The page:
Another uncommon quality of Lincoln Elementary School is that we have an unusual teaching position staffed by a unique person, Michael Dempster. Michael teaches science and music to each of the twelve classes for a half day every other week. He frequently takes kids to the garden or the greenhouse during “Michael time” to observe and study natural phenomena or to do garden work. Lessons for Other School Garden Programs Other pieces of the Lincoln garden program could be more easily replicated by more traditional schools. Here are some tactics that add to Lincoln’s success, and that might be modified for use by other school garden programs. Develop a Relationship with a Source of Free Labor and Expertise: We benefit greatly by our relationship with the Evergreen State College. We take on 4-12 Evergreen students as garden interns every spring. Sometimes we have interns in winter and summer quarters as well. These interns work with our volunteer garden coordinator, and bring kids to the garden in small groups every week of the spring quarter. The interns typically are at the garden for 8-10 each per week, and spend about half of their time working with kids, and the other half doing garden maintenance. Through this relationship, we insure that every child gets at least 20 minutes of garden time each week. We are also able to have the garden open for kids to enjoy at recess time, when we have interns available. The interns do require a high level of supervision and support, especially early in the quarter, and their supervisor needs to write an evaluation of their performance at the end of the quarter. Other opportunities for free labor and expertise might be developed with Puget Sound Community College, Master Gardeners of Olympia, or Avanti High School. Plant Gardens Providing Quick Gratification: We are lucky to have a large greenhouse with an in-ground bed (approximately 4’x8’) for each class. Interns and students plant these beds in mid-April with quick growing crops like greens, peas, flowers, and radishes. Kids can watch the development of these crops over the course of the spring, and harvest and enjoy them before school is out for summer. In the absence of a greenhouse, these same crops can be planted outdoors (you might want to start a little earlier), and would hopefully ripen before summer break. Have Each Class Adopt a Crop: At Lincoln, each class grows the same crop outdoors every year. This allows for the teacher to get very knowledgeable about his or her class’ adopted crop, and to develop curriculum to complement the growing of that crop. For instance, the class of 2nd and 3rd graders that grows corn every year has a wealth of activities they engage in: a planting ceremony with bucket drums, making corn husk dolls, calculating the harvest using estimation, researching the uses of corn in commercial products, and serving corn on the cob at our Harvest Festival. By growing the same crop every year, teachers have the continuity of established lesson plans, while students “graduate” to different classrooms and crops.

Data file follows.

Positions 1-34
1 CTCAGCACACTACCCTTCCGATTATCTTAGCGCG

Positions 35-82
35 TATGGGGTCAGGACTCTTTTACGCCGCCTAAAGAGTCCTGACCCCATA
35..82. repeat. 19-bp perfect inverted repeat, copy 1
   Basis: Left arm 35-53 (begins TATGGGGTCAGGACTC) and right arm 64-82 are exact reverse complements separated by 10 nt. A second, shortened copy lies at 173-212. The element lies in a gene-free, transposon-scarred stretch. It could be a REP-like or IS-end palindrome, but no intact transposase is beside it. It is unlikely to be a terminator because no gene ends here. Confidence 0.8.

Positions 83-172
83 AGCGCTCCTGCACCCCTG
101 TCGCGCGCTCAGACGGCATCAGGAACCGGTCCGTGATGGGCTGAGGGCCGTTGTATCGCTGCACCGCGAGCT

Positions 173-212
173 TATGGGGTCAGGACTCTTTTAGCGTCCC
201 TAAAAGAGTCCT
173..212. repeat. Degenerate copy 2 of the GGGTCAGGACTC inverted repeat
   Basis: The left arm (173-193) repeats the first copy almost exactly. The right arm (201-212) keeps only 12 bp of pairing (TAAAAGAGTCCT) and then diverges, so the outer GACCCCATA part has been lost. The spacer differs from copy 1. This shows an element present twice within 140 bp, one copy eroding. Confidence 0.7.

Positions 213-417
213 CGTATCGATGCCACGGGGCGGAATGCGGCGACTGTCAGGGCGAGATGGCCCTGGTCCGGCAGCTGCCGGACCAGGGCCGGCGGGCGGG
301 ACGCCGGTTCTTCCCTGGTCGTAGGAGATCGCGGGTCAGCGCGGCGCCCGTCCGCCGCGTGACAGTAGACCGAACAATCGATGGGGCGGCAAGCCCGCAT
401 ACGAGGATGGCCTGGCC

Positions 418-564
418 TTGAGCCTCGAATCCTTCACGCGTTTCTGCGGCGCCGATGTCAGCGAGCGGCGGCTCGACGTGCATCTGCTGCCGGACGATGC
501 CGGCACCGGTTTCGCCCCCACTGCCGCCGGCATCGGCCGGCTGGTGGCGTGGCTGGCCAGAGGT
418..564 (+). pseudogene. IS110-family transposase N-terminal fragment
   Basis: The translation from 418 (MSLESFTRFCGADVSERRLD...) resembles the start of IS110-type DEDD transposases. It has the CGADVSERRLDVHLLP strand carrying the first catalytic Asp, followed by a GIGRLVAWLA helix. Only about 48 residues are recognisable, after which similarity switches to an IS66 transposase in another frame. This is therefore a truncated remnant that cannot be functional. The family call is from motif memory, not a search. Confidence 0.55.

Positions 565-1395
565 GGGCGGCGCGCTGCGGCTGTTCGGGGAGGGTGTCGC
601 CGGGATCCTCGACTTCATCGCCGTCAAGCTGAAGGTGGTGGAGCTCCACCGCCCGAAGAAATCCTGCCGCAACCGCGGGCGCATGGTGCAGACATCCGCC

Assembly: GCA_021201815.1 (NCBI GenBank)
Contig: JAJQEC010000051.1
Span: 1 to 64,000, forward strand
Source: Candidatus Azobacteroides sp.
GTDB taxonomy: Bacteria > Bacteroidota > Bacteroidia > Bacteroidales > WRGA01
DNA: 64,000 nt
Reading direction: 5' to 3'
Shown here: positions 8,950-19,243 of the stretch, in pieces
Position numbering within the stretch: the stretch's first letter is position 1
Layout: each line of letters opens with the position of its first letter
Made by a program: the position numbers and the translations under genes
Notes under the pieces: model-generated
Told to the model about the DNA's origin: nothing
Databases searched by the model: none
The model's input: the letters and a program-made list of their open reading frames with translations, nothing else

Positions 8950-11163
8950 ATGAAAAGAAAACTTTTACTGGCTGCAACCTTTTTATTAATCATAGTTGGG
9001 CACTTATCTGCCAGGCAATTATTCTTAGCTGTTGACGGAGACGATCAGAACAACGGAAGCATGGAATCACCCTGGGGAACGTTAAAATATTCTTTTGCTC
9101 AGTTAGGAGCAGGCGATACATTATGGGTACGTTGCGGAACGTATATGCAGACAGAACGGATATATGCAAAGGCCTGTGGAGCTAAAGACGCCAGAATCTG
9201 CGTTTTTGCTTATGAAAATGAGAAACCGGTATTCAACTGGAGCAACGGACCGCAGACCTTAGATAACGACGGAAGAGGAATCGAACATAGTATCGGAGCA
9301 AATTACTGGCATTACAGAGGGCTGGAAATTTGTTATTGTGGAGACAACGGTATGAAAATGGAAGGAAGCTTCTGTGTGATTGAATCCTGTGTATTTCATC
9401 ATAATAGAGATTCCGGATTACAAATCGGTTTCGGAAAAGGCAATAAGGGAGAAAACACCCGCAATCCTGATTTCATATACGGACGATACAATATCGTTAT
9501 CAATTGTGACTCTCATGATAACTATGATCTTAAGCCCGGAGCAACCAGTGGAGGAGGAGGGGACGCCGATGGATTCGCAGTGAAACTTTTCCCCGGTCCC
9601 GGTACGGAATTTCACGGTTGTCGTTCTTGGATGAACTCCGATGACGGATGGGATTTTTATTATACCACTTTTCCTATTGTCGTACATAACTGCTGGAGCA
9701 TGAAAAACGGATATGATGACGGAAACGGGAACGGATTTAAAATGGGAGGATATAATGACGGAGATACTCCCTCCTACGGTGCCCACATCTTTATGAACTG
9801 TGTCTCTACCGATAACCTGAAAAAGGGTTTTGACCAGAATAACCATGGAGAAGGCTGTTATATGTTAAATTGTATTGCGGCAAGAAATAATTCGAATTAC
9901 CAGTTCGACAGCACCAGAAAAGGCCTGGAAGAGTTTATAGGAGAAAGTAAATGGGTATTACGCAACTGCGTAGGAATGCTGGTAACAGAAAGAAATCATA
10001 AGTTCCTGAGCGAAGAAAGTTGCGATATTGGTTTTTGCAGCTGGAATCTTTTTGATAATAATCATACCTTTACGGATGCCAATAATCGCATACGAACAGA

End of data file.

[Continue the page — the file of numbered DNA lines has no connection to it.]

Plan Festivals that Celebrate the Garden: This is a great way to generate enthusiasm and support for the garden. In the past, we have had a May Day celebration that included a plant sale, a May pole, flower wreath making, garden songs, and other activities. One of our school’s most anticipated and best-loved events is our Harvest Festival, usually held the last Friday in September. This is a half-day celebration enjoyed by the entire school community. Often, families that have graduated from Lincoln return for the Harvest Festival. All of the classes’ adopted crops are planted with a target harvest date of mid-September, for use in the Harvest Festival. During the month of September, Michael holds all his classes in the garden, and splits the class time between scientific investigations (such as this fall’s study of solar energy) and care of classes’ adopted crops. Late in September, the class crops are harvested, and cooked (by students and parents) for lunch at the Harvest Festival. Harvest Festival activities include hay jumping, cider pressing, making mud pies with dried flowers on top, pumpkin seed spitting, head wreath making, leaf prints, and apple bobbing. We serve all the children and all the adults (staff and visitors) a lunch cooked primarily from garden bounty (spaghetti squash, pesto, vegetable soups, stir fries, pies). Again, each class usually prepares the same dish every year, so teachers don’t need to start from scratch. Extra garden produce is sold at our garden stand at the Harvest Festival, and the income generated helps support the following year’s garden. Hold a Plant Sale to Raise Funds for the Garden: We grow lots of extra plants and sell them in the spring to raise money for the garden. This year, we put together a preorder form and distributed it to every parent in hopes of turning our starts sale into a more profitable venture.